Activists plan to protest at the courthouse and elsewhere in the city as hearings begin Wednesday in the case against six Baltimore police officers charged in Freddie Gray's arrest and death.
Prosecutors and defense attorneys are set to argue whether Judge Barry Williams should dismiss the case or recuse Baltimore State's Attorney Marilyn J. Mosby. They also will discuss whether the six officers — who have pleaded not guilty — will be tried separately or together.
The attorneys are then set to argue whether to move the case out of Baltimore at a second hearing scheduled for Sept. 10.
"Our message is pretty obvious. Do not drop the charges. No change in venue. Do not recuse Marilyn Mosby," said Sharon Black of the Baltimore People's Power Assembly, an organization known for its protests against alleged police brutality. It is planning the demonstration at the downtown Circuit Court.
"Our demands are pretty simple. We want to keep the attention on those three issues."
Police and city officials have been preparing for protests — and possible unrest — in light of the hearings. The Police Department canceled leave to maximize availability of city officers for both hearings, a police spokesman said on Monday.
The Baltimore Sheriff's Office, which is responsible for safety at the Calvert Street courthouse, also said it will have "an increased presence" in and around the courthouse.
Activist Duane "Shorty" Davis said his organization, Baltimore BLOC, is encouraging residents to engage in nonviolent acts of civil disobedience this week and next. He said they don't plan to protest in West Baltimore, where the bulk of April's unrest occurred, but downtown and in wealthier parts of the city.
"I want you to go to Canton, Fells Point, the Inner Harbor, the Orioles' games," Davis said. "We're not just going to go in the black community and wave our hands. We're going to the white communities."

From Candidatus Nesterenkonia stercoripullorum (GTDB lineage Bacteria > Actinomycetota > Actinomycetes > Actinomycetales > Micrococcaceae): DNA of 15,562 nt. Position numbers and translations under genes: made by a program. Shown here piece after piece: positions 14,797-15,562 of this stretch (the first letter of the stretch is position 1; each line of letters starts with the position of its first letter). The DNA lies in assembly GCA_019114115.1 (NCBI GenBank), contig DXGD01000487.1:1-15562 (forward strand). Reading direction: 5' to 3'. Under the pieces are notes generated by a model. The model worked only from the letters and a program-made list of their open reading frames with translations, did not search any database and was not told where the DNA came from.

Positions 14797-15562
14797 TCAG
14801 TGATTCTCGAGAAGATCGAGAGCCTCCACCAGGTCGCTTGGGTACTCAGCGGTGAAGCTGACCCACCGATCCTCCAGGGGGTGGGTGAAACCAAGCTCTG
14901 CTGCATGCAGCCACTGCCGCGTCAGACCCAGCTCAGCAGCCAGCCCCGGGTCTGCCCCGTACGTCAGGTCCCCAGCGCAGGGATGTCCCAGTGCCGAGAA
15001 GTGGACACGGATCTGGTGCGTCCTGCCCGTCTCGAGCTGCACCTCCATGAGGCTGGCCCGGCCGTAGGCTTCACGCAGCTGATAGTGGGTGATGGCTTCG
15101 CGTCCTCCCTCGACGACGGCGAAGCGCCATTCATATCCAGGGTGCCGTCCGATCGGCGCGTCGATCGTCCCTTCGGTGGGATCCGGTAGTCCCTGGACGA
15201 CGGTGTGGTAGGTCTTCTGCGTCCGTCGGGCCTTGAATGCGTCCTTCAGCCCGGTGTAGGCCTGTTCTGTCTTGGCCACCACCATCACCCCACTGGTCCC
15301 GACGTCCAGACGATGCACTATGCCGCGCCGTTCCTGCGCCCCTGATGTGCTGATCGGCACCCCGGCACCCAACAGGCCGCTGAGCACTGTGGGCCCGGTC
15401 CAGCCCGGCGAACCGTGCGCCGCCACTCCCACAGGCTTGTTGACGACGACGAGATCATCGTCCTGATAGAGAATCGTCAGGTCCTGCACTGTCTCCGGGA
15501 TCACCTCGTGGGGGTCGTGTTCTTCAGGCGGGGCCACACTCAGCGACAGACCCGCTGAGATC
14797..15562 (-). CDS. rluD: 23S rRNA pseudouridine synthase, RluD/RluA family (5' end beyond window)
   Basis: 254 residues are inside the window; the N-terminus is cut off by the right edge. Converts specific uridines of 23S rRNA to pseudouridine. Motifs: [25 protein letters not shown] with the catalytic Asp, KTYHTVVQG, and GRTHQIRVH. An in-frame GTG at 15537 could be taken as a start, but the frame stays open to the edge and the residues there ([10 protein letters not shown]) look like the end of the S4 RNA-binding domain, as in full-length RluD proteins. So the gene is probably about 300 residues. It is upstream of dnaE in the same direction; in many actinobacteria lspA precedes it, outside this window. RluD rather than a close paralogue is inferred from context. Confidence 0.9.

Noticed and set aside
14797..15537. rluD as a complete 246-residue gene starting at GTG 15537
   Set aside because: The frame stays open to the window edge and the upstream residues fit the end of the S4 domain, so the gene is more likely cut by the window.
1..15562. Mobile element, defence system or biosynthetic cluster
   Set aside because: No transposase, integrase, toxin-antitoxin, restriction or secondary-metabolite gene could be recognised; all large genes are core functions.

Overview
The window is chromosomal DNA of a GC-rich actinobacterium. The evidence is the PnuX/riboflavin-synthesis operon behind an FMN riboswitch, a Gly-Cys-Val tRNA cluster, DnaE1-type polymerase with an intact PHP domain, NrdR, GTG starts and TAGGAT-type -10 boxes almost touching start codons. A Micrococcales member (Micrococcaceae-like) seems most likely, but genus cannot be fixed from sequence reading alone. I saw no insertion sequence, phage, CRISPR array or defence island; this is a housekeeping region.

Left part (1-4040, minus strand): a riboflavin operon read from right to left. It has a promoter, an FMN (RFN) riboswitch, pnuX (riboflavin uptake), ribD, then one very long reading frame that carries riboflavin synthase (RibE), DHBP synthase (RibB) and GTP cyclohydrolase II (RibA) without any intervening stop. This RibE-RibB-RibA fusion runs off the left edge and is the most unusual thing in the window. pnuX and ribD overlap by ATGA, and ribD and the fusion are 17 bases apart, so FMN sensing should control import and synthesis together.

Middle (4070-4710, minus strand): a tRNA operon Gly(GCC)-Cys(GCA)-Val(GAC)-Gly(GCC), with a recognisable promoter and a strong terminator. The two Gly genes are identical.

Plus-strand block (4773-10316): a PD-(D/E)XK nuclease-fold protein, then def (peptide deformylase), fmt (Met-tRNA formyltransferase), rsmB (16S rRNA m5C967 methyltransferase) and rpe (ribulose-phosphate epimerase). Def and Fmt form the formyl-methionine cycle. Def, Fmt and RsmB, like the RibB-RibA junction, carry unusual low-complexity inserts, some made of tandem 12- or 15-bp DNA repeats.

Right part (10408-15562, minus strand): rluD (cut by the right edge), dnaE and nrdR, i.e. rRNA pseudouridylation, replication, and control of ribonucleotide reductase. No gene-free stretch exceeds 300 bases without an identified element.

Gray, 25, died in April after suffering a severe spinal cord injury while in police custody. His death spurred protests against police brutality amid a growing national conversation on the topic. On April 27, the day of his funeral, the city erupted in rioting, looting and arson.
Mosby brought the charges against the six officers several days later, and they were indicted by a grand jury.
Baltimore police have met with law enforcement agencies from surrounding jurisdictions and are making other preparations in advance of the hearings.
T.J. Smith, a police spokesman, emphasized that the department is not anticipating any trouble surrounding the hearings or the officers' trials, even if it is preparing for it.
He said the decision to cancel leave was made "out of an abundance of caution, just so we're not caught flat-footed in case there is a need." Such a move isn't unusual on a day when big crowds are expected to gather in the city.
People have a "right to protest," Smith said, and police in the area will not be wearing riot gear.
Interim Police Commissioner Kevin Davis said at a Monday night public safety forum that he hosted with Mayor Stephanie Rawlings-Blake that police "will treat a protest like a protest and a riot like a riot" and that officers "can't afford to get those two mixed up."
Smith said police are asking for the public's help in keeping the peace. "People who want to exercise their rights to protest are fine, and we recognize that the protesters are different from those people who cause public safety concerns by their actions," he said.